They’re gymnastics captains and best friends. While competing on the floor, beam, bars and vault for North Creek and Bothell high schools as juniors and sophomores, the ultra-competitive and enthusiastic trio and their teammates snagged third place twice in the 4A state team standings.
This season, in the seniors’ second year competing for North Creek (which opened in 2017 in Bothell), Saiyann Reyes, Erin Clayton and Ella Simmons would like to lead their squad a few notches up the ladder into the top spot at the 4A state meet next month at the Tacoma Dome Exhibition Hall.
The Jaguars will need to be one of the two teams to advance from districts to state, and the locals jumped out to a solid start with 7-0 KingCo record (8-0 overall) at press time and notched a top team score of 177.8, almost two points ahead of last season’s best. In floor action, they set a state record of 47.7 for their five combined scores at a recent meet.
Longtime head coach Mitch Craig also moved from Bothell to North Creek with the majority of his gymnasts when the school opened its doors and accepted students from other Northshore schools as well. He’s been coaching for a total of 39 years now, with 37 of them at Bothell.
“I thought, ‘Well, I’ve got a good team, I wanna stay with them,’” Craig said on Jan. 16 during the team’s practice at Advantage Gymnastics Academy in Woodinville. North Creek needed a coach and he went for it.
Craig said the team displays a great attitude and work ethic and the girls showed their dedication by working out in the summer, both in the gym and in the weight room. Each time out — especially on beam — the girls are aiming for clean skills and upgrading them in order to lift their scores.
“What makes the team go is the team unity and the family spirit that we have among each other. I think we all support each other,” said Craig, noting that senior Hannah Shull is also a vital part of leadership core.
Simmons said she loved competing for Bothell and noted that it’s been a fresh start for everyone at North Creek. They’ve added some new gymnasts, and have tons of energy, potential and motivation to make their mark as a new school.
Speaking of beam, it’s Simmons’ favorite event, one on which she scored her highest mark of 9.6 last season, and she hit a 9.5 this season at press time.
“It’s kind of the most stressful to compete, but it’s one of my strongest events,” Simmons said. “It’s a very mental event because you have to picture yourself staying on the beam. Obviously, nerves get to you and it can lead to falls on the beam.”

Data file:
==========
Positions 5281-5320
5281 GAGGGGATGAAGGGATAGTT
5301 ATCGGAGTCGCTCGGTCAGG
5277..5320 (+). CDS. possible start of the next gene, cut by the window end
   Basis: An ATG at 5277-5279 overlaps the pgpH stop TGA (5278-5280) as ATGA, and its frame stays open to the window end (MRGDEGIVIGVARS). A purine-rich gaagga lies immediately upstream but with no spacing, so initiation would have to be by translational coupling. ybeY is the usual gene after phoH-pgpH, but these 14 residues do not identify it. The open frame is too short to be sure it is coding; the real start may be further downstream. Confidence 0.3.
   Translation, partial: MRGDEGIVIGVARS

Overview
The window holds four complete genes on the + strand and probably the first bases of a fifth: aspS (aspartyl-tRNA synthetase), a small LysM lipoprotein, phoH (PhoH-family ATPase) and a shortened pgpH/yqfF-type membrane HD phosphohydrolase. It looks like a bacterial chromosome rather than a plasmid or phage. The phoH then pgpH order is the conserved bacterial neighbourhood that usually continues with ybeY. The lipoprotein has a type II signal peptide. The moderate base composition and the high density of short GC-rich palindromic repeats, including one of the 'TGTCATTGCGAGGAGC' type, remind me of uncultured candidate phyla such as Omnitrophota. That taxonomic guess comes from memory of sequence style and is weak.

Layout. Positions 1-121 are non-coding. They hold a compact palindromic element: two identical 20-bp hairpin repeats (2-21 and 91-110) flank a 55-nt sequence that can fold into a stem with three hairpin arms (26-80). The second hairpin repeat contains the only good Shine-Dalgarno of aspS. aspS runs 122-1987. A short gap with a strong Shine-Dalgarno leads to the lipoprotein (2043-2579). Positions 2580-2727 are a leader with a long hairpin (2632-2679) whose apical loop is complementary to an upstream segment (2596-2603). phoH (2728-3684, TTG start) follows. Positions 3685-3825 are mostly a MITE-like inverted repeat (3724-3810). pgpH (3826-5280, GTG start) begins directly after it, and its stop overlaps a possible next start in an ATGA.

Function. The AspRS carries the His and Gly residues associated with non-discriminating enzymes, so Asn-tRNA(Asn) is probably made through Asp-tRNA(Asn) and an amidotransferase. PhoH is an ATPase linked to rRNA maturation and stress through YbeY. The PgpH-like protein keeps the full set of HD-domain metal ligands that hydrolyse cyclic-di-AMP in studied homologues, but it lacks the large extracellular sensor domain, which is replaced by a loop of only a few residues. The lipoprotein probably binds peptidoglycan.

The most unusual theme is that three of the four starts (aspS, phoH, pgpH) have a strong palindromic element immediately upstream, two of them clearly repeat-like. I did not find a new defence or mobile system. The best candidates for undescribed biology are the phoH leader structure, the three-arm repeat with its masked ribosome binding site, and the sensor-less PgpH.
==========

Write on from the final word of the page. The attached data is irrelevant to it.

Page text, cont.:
Her routine is comprised of big jumps and leaps and a series of two back handsprings in a row “that definitely gives me the ‘Wow!’ factor,” she said with a smile.
When the floor routine comes calling, both Reyes and Clayton are thrilled to take part and let loose their talent and emotions in their favorite event.
For Reyes, the best part is “being able to express yourself and also tumbling is really really fun, and I just think it comes to me most natural.” At press time, her top mark was 9.65.
Clayton’s top score on the floor was 9.7 at press time: “Being able to present yourself is always the important thing, but also it’s the event where everyone is the most engaged, in my opinion,” she said. It’s the most entertaining rotation, she feels.
At state last year, Clayton took 13th overall on the floor (9.440), tied for fourth on vault (9.575) and took sixth on bars (9.225). In all around, she tied for 10th with a 36.675.
Along with communication and cheering loud for teach other, Reyes said that in order to reach the top of the state podium this season, the girls will focus on hitting their routines, consistency and working diligently in practice.
The Jaguars will also be “taking things serious and taking criticism in a positive way, (engaging in) friendly competition against each other, but also learning and growing together,” Reyes said.
Simmons echoes Reyes’ sentiments, noting that she enjoys hanging out with her best friends at practice and at meets.
“We all support each other in everything that we do. Even at the meets, it makes it so much fun because you want to see everyone succeed and get better because they’re literally like my family,” Simmons said.
Clayton said it’s important to have a loving and supportive team on board in a mentally exhausting sport. If she’s having a tough day, she can embrace her teammates and gymnastics and squeeze some positivity out of the situation.
She can transform herself from student at school to a leader in the gymnastics room.
“I’ve learned that I have leadership skills that are really important in life and I’m not afraid to take charge and show my voice and let people know who I am and what I want the team to be,” Clayton said with a confident nod of the head.
As for coach Craig, watching the girls succeed is what keeps him coming back to the sport after nearly four decades.
“They’re very nice young ladies, good families. I love the sport,” he said. “I really enjoy working with them and it does keep you healthy.”